'It is even unnecessary to know the names of the notes' - From the Archive: February 1942


Violin pedagogue Percival Hodgson advocates a system of pattern recognition to help young players, rather than the laborious method of learning the names of notes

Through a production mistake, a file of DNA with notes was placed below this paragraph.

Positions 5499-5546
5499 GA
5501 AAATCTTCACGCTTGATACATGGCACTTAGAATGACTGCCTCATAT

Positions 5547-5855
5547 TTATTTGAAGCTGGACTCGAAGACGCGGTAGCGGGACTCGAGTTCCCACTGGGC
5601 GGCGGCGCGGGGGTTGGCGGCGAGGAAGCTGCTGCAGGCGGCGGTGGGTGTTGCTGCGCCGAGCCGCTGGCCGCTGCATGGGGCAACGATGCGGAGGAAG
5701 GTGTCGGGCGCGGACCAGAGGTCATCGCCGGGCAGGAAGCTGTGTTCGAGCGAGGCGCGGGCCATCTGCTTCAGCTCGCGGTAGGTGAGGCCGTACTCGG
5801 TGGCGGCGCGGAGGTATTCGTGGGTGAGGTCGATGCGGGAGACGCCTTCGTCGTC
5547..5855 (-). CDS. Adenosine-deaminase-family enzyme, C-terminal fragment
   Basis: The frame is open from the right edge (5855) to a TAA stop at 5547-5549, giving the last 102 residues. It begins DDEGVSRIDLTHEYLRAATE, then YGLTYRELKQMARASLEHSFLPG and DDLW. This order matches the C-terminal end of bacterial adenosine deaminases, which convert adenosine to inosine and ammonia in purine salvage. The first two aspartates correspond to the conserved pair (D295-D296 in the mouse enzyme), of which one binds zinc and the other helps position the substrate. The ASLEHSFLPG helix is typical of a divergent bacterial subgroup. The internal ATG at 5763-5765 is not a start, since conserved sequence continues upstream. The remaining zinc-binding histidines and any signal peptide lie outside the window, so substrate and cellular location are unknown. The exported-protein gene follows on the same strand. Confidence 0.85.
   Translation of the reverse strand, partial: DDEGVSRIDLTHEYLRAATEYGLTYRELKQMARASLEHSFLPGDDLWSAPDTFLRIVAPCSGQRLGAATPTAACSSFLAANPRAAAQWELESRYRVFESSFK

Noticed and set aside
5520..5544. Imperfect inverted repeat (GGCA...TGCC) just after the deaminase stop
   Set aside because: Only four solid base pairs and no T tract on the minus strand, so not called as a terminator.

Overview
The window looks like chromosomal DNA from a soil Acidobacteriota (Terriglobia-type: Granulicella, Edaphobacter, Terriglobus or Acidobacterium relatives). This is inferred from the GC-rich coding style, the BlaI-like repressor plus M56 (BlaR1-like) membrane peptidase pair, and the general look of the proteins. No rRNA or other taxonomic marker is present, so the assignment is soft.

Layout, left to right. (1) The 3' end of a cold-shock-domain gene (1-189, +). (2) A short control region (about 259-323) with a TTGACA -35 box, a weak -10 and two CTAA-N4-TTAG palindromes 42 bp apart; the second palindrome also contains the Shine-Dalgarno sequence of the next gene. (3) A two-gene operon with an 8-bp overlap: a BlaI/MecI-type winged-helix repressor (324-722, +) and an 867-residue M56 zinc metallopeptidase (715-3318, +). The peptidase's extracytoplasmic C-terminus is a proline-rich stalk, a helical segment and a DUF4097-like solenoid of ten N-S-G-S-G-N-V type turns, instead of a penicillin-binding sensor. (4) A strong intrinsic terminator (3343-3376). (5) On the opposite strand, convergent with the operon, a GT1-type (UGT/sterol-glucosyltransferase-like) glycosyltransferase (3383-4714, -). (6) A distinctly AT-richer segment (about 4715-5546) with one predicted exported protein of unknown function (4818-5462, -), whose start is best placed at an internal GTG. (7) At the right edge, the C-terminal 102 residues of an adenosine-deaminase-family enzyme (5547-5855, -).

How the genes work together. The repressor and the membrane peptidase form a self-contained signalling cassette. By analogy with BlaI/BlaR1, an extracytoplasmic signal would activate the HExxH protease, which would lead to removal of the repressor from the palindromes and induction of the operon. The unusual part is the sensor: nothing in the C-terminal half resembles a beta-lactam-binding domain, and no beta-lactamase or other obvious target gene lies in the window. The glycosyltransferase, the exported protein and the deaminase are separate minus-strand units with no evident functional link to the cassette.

The brain appears to have an inescapable need for turning everything into patterns. This propensity applies to violin playing in many directions, and should be stimulated in all. For example, if we sing or hum a tune, the chain of sounds becomes an aural pattern; bowing is only correct when the hand and arm movements describe beautiful curving patterns in space; reading whole groups of notes at a glance is only possible when the written symbols of music lose some of their detail to us, thus forming easily recognisable visual patterns; and it is impossible for left-hand movements to gain rapidity until they link themselves into a chain.

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